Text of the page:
Cantwell Questions U.S. Trade Rep Nominee on Key Washington State Priorities
WASHINGTON, D.C. – Today, U.S. Senator Maria Cantwell (D-WA) questioned U.S. Trade Representative Nominee Robert Lighthizer on key economic priorities for Washington state: the Airbus-Boeing World Trade Organization (WTO) case, the Export-Import Bank and increasing trade enforcement. Through her questioning, Cantwell received commitments that could bolster Washington state exports, jobs and economic growth.
Cantwell pressed Lighthizer on his commitment to trade enforcement, citing the new Trade Enforcement Trust Fund and its mission to “make sure that we had ample support within USTR to actually fight for trade enforcement.”
In 2015, Congress passed the Trade Facilitation and Trade Enforcement Act of 2015, which included a provision offered by Senator Cantwell authorizing a $15 million Trade Enforcement Trust Fund, to be used exclusively for the enforcement of our existing and pending Free Trade Agreements. Congress has not yet appropriated any resources for the new Trust Fund.
“Do you support the trade enforcement trust fund and what should its annual appropriations be so that we are adequately staffed,” Cantwell asked Lighthizer.
Lighthizer stated that more resources were needed to ensure adequate trade enforcement. “I hope the $15 million is appropriated – and in terms of resources,” said Lighthizer in response to Cantwell’s question.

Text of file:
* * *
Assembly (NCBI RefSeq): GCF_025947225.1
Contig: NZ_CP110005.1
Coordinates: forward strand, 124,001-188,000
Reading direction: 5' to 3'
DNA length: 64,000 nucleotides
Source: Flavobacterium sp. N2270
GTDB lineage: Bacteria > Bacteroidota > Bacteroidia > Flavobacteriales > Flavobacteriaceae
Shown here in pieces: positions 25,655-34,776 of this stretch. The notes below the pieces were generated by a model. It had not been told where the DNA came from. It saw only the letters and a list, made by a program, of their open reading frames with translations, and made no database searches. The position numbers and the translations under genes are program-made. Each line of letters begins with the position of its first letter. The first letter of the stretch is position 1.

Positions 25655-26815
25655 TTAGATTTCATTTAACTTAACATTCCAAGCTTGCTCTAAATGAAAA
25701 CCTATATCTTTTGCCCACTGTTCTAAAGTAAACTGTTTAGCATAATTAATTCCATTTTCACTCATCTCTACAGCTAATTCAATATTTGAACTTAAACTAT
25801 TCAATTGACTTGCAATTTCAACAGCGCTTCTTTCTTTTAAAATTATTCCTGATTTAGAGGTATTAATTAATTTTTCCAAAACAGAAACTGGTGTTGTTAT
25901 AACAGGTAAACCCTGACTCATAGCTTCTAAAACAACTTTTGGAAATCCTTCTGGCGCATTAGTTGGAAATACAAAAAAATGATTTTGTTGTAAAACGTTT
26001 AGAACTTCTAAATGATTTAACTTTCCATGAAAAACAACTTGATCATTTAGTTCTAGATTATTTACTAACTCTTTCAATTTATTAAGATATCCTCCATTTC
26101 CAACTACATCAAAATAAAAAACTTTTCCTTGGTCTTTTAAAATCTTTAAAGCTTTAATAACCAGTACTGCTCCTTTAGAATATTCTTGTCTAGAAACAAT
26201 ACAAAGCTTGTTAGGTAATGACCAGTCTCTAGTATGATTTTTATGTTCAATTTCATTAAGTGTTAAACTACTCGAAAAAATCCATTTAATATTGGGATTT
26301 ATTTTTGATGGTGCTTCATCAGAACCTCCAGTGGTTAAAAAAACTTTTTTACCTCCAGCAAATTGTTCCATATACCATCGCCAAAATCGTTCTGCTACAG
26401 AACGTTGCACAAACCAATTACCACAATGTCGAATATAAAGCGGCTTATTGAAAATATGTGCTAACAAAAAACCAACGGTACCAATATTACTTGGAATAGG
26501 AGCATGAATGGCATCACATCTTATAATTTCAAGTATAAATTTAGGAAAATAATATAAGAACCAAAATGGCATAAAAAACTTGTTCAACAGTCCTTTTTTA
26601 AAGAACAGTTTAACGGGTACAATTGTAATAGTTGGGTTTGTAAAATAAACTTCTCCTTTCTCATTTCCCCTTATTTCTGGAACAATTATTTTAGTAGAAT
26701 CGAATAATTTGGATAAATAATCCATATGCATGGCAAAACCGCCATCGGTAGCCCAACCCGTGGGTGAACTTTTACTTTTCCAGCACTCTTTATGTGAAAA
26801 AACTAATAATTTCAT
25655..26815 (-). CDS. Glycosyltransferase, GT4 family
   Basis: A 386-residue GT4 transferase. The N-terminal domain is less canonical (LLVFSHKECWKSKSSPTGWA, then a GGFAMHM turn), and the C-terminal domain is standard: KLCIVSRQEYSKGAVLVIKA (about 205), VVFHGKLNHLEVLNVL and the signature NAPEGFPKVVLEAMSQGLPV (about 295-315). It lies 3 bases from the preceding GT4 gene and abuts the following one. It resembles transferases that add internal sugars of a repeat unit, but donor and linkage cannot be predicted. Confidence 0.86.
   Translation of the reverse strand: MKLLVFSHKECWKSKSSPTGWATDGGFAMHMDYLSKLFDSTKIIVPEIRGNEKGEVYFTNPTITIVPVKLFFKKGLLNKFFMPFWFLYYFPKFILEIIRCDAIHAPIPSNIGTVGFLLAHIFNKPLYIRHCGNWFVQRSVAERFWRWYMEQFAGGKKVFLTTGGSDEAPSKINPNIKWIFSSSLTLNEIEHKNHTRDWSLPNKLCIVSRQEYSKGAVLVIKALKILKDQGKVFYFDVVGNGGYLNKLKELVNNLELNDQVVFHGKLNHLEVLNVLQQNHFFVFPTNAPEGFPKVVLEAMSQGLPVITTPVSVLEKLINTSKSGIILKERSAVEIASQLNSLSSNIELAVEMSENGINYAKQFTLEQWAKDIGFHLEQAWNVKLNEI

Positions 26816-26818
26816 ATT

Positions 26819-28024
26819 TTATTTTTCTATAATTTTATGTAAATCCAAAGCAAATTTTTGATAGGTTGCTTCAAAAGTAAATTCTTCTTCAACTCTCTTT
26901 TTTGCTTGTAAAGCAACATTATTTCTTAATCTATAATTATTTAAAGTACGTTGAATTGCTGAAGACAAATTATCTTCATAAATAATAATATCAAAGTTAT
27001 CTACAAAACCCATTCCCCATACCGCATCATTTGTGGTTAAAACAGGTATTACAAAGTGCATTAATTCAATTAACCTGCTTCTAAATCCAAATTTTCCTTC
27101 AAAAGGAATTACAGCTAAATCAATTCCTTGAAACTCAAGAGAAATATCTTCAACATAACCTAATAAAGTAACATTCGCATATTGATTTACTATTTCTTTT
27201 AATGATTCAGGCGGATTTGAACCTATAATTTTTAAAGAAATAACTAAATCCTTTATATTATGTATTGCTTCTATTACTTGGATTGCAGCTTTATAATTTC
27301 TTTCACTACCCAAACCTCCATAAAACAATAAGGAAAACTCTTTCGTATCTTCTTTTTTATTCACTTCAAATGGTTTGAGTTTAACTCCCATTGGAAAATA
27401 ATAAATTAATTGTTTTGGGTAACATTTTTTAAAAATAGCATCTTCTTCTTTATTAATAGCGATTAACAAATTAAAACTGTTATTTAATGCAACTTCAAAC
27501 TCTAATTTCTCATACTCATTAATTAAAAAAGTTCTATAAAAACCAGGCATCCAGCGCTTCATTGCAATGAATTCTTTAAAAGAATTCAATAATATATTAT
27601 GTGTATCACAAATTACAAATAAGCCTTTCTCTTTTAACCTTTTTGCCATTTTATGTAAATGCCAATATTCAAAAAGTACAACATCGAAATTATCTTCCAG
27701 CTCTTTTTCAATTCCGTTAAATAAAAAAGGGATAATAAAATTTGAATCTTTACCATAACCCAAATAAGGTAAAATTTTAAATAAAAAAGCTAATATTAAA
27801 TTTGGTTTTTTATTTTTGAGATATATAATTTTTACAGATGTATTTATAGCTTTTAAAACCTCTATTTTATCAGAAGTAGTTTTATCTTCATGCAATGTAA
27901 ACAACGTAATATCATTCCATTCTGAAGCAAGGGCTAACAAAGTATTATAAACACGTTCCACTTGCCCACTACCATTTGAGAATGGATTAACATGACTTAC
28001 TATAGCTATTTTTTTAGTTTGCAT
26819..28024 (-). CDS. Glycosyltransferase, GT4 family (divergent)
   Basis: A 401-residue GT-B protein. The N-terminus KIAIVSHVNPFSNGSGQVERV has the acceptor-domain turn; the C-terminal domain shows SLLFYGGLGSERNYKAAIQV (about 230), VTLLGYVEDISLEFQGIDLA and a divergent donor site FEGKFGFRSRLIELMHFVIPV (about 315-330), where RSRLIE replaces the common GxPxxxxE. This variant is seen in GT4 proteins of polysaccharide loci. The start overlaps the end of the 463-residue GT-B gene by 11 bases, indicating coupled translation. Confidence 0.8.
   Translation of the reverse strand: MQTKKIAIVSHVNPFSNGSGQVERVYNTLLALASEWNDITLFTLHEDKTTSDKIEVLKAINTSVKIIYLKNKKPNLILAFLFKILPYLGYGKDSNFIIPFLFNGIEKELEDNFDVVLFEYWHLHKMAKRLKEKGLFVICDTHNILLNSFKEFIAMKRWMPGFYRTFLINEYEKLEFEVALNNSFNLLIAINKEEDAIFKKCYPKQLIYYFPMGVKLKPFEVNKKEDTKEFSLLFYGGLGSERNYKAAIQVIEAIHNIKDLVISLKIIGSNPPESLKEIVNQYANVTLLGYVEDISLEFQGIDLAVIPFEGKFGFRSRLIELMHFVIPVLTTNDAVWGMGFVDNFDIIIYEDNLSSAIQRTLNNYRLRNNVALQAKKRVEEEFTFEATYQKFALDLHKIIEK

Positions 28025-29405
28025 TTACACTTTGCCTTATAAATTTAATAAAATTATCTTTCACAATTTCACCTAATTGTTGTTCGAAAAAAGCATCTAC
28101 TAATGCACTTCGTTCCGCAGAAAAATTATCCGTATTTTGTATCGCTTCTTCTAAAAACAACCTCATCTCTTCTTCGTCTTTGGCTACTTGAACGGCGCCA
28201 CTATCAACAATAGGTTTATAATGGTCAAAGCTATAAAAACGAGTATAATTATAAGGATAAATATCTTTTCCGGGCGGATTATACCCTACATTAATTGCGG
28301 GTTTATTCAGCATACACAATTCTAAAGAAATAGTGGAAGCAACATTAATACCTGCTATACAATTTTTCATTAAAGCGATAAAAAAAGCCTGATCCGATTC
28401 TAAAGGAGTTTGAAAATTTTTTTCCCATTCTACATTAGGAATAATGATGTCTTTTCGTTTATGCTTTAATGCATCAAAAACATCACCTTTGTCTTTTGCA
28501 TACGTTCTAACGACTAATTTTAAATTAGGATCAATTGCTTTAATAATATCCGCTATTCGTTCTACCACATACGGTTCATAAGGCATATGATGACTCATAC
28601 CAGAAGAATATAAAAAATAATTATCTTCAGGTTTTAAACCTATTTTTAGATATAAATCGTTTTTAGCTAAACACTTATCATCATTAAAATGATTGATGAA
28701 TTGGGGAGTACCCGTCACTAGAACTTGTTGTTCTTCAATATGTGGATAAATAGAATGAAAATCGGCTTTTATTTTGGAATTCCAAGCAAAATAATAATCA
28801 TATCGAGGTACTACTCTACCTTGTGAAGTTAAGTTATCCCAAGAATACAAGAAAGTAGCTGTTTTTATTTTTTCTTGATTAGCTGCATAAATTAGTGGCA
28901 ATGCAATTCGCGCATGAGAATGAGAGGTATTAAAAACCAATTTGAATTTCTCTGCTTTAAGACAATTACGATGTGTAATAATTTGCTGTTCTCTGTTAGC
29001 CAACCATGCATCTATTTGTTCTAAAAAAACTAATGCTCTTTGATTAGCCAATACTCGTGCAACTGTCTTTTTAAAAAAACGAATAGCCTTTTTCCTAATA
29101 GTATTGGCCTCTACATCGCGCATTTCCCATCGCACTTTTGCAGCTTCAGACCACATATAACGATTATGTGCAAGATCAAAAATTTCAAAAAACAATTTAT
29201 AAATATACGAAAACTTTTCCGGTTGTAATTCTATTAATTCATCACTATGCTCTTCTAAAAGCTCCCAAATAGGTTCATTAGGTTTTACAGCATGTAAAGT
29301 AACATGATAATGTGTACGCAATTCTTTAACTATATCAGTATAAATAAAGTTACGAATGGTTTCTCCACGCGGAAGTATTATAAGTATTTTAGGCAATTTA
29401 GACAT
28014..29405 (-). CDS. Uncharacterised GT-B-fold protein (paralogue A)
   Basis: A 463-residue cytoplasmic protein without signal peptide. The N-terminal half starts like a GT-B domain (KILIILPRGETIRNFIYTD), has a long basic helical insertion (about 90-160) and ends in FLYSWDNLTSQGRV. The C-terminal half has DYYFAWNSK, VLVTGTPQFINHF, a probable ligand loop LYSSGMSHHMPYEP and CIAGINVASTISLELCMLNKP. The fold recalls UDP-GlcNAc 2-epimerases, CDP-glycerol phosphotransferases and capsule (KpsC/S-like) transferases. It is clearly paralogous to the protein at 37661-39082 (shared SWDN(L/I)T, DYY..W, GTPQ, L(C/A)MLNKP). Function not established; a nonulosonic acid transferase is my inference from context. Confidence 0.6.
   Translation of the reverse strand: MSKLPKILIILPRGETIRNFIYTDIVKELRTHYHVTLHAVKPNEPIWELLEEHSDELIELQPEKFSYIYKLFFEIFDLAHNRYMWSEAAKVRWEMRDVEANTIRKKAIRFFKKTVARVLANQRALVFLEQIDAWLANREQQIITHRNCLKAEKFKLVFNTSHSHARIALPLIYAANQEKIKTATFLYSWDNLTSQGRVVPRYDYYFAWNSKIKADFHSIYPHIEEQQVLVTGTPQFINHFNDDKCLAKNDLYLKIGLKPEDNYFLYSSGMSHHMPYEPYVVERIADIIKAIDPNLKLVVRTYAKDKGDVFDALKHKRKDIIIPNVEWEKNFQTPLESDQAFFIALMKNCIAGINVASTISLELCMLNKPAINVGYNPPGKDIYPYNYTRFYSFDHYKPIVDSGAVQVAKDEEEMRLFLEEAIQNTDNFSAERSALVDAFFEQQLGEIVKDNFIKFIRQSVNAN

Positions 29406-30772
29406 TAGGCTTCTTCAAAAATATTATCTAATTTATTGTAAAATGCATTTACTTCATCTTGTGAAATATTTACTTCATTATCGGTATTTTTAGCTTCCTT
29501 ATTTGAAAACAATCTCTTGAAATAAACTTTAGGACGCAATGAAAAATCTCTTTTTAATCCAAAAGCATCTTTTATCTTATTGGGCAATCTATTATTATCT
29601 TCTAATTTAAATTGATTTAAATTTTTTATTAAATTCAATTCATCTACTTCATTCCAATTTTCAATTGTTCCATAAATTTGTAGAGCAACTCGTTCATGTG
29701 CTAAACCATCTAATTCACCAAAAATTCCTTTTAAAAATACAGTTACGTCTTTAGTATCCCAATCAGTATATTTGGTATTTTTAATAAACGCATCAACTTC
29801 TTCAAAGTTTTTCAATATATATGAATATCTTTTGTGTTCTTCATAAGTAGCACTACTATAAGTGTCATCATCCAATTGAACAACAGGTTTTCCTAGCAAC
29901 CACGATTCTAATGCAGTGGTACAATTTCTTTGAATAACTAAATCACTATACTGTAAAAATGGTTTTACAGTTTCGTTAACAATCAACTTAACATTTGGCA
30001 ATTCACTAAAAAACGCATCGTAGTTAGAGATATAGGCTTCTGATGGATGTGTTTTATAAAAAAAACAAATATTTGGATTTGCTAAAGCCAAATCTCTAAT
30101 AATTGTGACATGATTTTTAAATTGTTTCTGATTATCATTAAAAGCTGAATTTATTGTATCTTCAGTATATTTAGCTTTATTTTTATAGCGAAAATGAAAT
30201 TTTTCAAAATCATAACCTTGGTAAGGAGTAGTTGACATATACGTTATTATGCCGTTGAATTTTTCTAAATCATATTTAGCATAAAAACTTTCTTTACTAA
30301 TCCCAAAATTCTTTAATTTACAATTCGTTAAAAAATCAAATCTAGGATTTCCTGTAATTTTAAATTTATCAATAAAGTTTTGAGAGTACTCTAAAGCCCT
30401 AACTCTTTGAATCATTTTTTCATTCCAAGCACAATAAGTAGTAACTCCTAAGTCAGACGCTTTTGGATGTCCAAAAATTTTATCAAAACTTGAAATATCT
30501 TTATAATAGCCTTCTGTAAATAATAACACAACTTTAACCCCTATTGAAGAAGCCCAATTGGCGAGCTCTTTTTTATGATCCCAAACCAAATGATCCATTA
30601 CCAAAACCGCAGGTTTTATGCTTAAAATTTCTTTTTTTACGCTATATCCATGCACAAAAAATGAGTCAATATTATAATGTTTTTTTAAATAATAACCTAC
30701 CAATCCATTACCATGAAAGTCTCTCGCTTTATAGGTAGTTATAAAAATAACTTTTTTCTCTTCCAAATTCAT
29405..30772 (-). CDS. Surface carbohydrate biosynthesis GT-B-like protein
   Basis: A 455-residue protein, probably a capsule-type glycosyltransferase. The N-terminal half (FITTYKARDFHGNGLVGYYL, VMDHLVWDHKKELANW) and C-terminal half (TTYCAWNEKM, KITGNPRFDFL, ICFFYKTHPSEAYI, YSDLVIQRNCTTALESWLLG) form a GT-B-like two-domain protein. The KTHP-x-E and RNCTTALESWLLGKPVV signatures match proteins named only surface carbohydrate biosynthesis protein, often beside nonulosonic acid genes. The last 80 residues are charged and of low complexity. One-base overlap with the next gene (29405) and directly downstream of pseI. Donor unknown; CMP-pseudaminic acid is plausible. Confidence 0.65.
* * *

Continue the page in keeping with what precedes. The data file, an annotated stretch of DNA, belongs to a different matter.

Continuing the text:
European Union subsidies to Airbus continue to destroy American jobs and negatively affect manufacturers such as Boeing.
“Will you be aggressive in getting Europeans to stop massively subsidizing Airbus?” Cantwell asked Lighthizer. “You know that the WTO has found that the aerospace sector had $17 billion dollars of illegal subsidies. That brings the total of illegal subsidies to Airbus to about $22 billion. So I want to know if you’re going to be aggressive on that.”
Lighthizer affirmed he would take an aggressive position in taking on Airbus at the WTO, noting that the Airbus subsidies have “a real impact on American manufacturing.”
According to the Commerce Department, the U.S. aerospace industry contributed $144.1 billion in export sales to the U.S. economy in 2015. The industry’s positive trade balance of $82.5 billion that year was the largest trade surplus of any manufacturing industry, supporting high-wage jobs for hundreds of thousands of American workers.
Ex-Im Bank plays a critical role in helping companies of all sizes export to markets around the world where it would otherwise be difficult to obtain financing.
“I want to know whether you support the Export-Import Bank and the concept of a credit agency for the United States and whether the President should immediately appoint people to get it functioning at the level it should,” Cantwell asked.
Lighthizer noted that the U.S. “need[s] to do everything we can to encourage exports.” He also recognized the importance of the Ex-Im Bank to Boeing, manufactures and to US exports overall.
However, Lighthizer stopped short of fully endorsing the bank. "I expect to do what the president instructs me to do when he instructs me to do it,” Lightizer said.
Cantwell noted that majorities in both the House and Senate have supported the Ex-Im bank, including majorities of Republicans.
Cantwell will also be submitting additional written questions for Lightizer, focusing on digital trade, bilateral trade agreements, and agricultural trade.
A full transcript is available HERE.
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